Lost Arts studio

A lot of the fiber arts I enjoy are things like tatting, netmaking, chair caning, and even weaving, where people will come up to me when I demonstrate and solemnly tell me, "That's a lost art."

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Location: SW Outer Nowhere, Michigan, United States

On the Internet, nobody knows you're a chicken. (With apologies to Peter Steiner.)

28 November 2008

Pies in Pictures

or, The lost art of making piecrust
Cut the shortening into the flour and salt with a pastry cutter.

Add ice water (note floating ice cube) a tablespoon at a time to the coarse crumbs.

With just enough water, the pastry will clean the bowl.

Roll it out from the center outwards. I flour my cupboard just a little so the pastry doesn't stick

Rough circles of pastry that are bigger than the top by the depth of the sides.

Treat the rolled pastry gently. Here it was folded in quarters to keep from tearing.

Trimmed around the edges.

Pumpkin and pecan pies.



Blogger Rose Red said...

excellent tutorial! I have never used one of those pastry cutter thingys, always used my fingers - but that looks to be much better.

How does the pastry not stick to itself when you fold into quarters to put into dish? Because that looks like a great way of doing it but with my luck it'd stick!

Oh, and the pies look DELICIOUS! yumyumyum

5:07 PM  
Blogger Bells said...

I want a pastry cutter! I've not seen one before. How damn useful is that!

3:55 AM  
Blogger Knitting Linguist said...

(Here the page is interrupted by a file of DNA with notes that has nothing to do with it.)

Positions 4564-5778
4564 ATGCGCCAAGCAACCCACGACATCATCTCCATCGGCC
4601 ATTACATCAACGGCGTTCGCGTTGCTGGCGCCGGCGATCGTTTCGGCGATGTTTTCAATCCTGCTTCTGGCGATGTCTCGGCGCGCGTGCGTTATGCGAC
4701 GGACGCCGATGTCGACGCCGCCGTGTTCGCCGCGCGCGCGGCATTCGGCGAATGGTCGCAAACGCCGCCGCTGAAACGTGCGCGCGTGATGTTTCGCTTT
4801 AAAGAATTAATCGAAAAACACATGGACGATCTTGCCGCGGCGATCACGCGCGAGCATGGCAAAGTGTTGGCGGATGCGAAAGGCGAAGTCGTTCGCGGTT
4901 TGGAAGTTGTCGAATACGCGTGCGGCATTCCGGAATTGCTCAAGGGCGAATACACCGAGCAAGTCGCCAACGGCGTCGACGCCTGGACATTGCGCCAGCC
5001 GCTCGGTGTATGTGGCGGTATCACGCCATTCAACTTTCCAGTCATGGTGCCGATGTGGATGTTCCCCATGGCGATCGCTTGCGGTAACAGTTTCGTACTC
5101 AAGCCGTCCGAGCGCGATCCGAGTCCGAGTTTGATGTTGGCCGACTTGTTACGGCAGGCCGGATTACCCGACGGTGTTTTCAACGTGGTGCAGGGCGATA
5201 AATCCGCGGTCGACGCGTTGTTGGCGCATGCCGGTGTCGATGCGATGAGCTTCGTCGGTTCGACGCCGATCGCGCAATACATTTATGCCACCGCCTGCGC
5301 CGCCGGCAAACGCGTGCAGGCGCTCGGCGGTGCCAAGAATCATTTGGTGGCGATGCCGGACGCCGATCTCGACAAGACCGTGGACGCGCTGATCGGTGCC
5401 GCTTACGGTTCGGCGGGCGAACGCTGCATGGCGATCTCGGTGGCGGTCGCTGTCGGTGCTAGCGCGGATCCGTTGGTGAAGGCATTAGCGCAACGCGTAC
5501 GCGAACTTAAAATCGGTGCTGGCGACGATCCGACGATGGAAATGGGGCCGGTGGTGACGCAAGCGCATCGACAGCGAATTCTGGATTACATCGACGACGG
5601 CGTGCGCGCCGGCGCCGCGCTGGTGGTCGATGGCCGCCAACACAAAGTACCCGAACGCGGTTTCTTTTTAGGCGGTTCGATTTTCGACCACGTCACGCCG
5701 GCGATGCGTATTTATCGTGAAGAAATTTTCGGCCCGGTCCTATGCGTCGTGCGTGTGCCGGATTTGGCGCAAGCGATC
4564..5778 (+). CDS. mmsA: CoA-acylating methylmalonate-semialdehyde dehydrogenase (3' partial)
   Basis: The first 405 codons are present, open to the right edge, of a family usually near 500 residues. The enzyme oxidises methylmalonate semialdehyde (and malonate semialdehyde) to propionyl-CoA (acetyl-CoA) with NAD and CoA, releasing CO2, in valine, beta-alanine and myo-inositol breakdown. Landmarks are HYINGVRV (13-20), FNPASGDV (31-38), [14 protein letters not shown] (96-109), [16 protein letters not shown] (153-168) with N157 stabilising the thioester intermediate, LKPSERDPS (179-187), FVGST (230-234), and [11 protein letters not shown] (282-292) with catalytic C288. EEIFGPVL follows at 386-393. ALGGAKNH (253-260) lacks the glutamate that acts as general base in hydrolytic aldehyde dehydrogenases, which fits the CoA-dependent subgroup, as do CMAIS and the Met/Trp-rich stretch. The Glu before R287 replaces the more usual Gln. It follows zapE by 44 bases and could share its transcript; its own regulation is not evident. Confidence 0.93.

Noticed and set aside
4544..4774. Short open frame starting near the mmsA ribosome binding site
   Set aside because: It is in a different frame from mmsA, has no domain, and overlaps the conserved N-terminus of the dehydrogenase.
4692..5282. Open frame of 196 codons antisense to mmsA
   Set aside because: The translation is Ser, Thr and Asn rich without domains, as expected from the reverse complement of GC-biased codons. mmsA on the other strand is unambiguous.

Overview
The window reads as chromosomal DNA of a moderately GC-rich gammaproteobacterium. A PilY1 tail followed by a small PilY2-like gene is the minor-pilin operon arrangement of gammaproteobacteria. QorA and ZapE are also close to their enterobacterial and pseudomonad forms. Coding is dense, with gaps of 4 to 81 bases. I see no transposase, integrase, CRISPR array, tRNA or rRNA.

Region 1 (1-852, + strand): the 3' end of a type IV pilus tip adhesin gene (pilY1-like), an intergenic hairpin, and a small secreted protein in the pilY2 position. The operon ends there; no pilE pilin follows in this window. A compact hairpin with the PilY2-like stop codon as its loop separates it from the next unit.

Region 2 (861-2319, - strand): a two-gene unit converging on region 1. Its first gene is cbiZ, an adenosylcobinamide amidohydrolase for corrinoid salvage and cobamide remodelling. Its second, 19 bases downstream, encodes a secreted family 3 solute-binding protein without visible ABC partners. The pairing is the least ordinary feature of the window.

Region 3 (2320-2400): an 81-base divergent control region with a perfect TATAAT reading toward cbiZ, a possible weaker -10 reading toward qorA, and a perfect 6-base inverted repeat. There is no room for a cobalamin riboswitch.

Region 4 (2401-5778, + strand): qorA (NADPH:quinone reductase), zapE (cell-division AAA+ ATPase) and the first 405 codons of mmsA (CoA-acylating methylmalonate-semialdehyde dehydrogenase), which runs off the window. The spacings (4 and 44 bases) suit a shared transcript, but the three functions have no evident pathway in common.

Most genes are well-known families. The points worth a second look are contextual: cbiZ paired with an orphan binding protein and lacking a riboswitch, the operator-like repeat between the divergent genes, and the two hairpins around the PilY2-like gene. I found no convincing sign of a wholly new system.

I am such a fan of homemade pie crusts. I tend to use my hands to crumble the butter (more and more as I get older, I want to play with my food when I cook it!), and to chill the dough both before and after rolling it out. Your pies look yummy -- can I come to your house next Thanksgiving?

2:15 PM  
Blogger tatt3r said...

When my mom taught me to make a pie crust, we used a knife to cut in the shortening. It took forever! When I got married, my DH dragged me into the 20th century and bought me a pastry cutter. Wow! Modern convenience!
Rose Red, I always sprinkle just a tiny bit of flour over my crust to keep it from sticking.

7:56 PM  
Blogger Roxie said...

Pie crust is an art much like spinning. You have to know when it feels right. I greatly admire a good pie crust, and stick to baking cookies.

10:09 AM  
Blogger Geek Knitter said...

Pie crust does seem to be something of a black art. I became the pastry chef in my family a few years ago, largely because I seem to have the knack.

12:43 PM  
Blogger Beth said...

Ooooo, those look good! Wow, you make it look so easy, makes me almost ashamed of my store boughten pie crusts. Almost. ;-) I always figure it's the filling that really matters anyway. I made my first pecan pie this year! It was a little too rich, I didn't have any light corn syrup so I substituted Lyle's Cane syrup. I think next time I'll try following the directions. ;-)

6:58 PM  
Blogger Lucia said...

Beautiful! I always used a Joy of Cooking recipe that called for 1/2 cup shortening/butter to 2 cups flour, and I always wondered why my crust almost always fell apart. The day I stopped slavishly following the recipe and started adding shortening until it looked right I made my first decent crust. I often make it just a bit greasier and/or wetter than it has to be, on the theory that I'll be flouring it to roll it out anyway, and it will just soak up whatever it needs.

11:36 AM  

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